The University of Minnesota Twin Cities did the pioneering study. It was published in Nature Communications, and it could help engineers do what? To design better, more erosion-resistant materials. To do that, they studied how water droplets erode rocks.
how do they accomplish this?
The pressure created by the impact of liquid droplets on surfaces was measured. This phenomenon has only been studied visually. It is well known that slowly dripping water droplets can erode surfaces over time. How does something seemingly soft and fluid impact hard surfaces so much?
“There’s a saying that ‘dripping water hollows out stone,'” Xiang Cheng explained in a statement. He is lead author of the paper and a professor at the University of Minnesota. “You can’t help but ask yourself questions. ‘Why does the impact of the fall cause any damage?’ That question is what motivated our research.”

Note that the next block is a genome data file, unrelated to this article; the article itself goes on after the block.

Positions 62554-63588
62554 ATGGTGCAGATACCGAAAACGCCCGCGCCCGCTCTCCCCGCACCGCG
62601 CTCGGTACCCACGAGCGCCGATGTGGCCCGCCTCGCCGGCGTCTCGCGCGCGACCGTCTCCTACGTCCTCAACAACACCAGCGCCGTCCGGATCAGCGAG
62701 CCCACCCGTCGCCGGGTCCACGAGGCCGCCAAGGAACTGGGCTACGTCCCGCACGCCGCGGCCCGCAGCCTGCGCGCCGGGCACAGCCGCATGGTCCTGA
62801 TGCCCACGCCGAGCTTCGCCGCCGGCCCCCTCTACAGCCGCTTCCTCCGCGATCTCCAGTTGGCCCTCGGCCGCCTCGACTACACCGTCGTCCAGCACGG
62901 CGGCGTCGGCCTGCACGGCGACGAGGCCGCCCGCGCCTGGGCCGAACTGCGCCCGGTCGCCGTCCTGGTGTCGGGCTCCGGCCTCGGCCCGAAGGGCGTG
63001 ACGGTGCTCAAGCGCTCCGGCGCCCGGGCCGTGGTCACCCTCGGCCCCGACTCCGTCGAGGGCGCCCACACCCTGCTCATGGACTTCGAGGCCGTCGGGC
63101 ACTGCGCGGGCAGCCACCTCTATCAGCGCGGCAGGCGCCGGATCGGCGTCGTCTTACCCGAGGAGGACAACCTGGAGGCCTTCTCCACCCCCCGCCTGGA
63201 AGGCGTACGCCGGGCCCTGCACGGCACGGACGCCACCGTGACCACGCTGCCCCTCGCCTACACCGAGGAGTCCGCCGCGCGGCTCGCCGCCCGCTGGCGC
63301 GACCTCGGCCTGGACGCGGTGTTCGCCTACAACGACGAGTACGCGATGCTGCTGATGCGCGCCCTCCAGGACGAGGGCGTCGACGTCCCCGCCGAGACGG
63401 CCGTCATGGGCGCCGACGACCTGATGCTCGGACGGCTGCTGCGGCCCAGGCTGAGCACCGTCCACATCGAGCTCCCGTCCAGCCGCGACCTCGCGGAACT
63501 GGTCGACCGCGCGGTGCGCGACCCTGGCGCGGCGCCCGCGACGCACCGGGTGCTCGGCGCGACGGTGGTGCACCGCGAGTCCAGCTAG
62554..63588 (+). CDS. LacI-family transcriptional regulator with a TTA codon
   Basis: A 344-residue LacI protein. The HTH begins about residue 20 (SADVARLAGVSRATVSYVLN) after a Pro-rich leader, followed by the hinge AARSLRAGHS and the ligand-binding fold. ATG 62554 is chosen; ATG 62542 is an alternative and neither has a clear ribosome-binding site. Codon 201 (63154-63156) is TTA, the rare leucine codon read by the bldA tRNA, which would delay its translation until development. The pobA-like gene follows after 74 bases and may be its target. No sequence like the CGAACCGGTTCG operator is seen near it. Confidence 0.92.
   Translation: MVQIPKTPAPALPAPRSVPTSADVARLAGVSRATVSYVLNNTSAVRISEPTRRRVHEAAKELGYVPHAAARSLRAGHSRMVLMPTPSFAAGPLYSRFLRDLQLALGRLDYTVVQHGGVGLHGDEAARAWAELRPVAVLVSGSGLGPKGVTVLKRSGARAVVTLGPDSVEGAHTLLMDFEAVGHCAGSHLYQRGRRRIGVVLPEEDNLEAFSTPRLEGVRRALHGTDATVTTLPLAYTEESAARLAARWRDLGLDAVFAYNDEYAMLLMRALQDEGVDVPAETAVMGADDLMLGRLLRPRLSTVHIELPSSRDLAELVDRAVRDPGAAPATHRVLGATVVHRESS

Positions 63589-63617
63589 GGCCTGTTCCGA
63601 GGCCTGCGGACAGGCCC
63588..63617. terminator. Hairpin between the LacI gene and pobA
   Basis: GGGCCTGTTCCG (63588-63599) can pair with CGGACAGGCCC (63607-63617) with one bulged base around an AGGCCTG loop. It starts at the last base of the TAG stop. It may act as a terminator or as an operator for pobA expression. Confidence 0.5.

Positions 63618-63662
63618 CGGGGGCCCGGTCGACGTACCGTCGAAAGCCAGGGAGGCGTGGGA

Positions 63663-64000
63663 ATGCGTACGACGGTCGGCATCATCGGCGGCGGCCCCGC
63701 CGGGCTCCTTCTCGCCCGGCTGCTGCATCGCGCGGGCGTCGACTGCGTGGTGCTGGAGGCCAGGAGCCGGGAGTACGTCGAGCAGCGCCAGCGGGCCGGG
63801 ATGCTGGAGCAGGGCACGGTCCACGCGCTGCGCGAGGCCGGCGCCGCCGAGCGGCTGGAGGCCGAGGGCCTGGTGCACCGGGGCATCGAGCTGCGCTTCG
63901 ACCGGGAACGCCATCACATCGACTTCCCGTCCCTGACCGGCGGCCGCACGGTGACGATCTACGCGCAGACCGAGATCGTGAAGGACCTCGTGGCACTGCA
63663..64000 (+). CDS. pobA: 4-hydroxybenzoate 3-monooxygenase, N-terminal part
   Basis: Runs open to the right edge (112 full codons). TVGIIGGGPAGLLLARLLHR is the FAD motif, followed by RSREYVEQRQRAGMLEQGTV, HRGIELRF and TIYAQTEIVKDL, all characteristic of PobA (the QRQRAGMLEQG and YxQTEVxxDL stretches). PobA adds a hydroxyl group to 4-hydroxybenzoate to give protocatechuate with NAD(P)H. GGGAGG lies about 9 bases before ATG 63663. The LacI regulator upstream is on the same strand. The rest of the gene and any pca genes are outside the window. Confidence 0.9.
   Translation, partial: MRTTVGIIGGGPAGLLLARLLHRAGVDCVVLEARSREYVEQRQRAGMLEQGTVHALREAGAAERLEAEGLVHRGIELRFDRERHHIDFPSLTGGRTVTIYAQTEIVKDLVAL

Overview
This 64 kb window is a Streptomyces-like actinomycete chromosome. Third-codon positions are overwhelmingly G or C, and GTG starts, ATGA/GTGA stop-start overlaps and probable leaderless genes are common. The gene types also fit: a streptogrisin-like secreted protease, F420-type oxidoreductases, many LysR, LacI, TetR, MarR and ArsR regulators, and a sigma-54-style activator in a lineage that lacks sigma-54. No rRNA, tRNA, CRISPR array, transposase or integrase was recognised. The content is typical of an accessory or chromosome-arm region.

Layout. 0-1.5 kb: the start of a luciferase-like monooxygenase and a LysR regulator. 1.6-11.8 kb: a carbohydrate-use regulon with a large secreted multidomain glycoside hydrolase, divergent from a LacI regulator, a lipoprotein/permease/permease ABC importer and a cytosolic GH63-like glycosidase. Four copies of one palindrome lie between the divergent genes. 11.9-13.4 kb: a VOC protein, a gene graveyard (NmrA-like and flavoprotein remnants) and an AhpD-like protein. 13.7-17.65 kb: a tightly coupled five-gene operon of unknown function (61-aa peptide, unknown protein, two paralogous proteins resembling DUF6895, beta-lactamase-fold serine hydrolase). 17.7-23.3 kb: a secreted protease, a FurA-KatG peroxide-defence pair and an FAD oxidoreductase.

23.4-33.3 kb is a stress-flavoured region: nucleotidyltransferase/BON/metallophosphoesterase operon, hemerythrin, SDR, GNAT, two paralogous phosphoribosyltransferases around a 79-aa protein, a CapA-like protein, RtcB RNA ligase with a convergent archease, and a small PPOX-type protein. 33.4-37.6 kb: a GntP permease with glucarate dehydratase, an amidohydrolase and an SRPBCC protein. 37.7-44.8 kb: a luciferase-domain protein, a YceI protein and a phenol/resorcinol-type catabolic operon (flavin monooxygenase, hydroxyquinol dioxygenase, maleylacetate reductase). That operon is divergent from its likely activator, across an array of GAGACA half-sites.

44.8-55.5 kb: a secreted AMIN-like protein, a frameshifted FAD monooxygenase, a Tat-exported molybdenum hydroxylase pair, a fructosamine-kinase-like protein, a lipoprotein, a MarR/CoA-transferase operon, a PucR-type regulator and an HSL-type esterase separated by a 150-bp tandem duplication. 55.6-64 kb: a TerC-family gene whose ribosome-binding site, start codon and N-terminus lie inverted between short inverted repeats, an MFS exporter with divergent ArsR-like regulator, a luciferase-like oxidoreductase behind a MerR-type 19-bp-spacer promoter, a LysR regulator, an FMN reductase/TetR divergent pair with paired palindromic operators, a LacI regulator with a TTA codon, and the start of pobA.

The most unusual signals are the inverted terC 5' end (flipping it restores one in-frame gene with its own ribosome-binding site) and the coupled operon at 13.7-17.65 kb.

Drop impact was only analyzed visually with high-speed cameras. The new technique is called high-speed stress microscopy. It measures the force, stress and pressure beneath liquid droplets as they strike surfaces.
what did they discover? That the force exerted by a drop actually spreads out with the impinging drop. It is not concentrated at the center of the drop. The speed at which the droplet spreads out exceeds the speed of sound for short periods. And this generates a ripple impact across the surface. Each droplet behaves like a small bomb, releasing its impact energy explosively.
Knowing how water droplets erode rocks is helpful. Engineers could design more erosion-resistant surfaces. Cheng plans to expand this research to study different textures and materials change the amount of force created by liquid droplets.
“We could reduce the amount of shear stress from the droplets. And design special surfaces that can mitigate the stress.”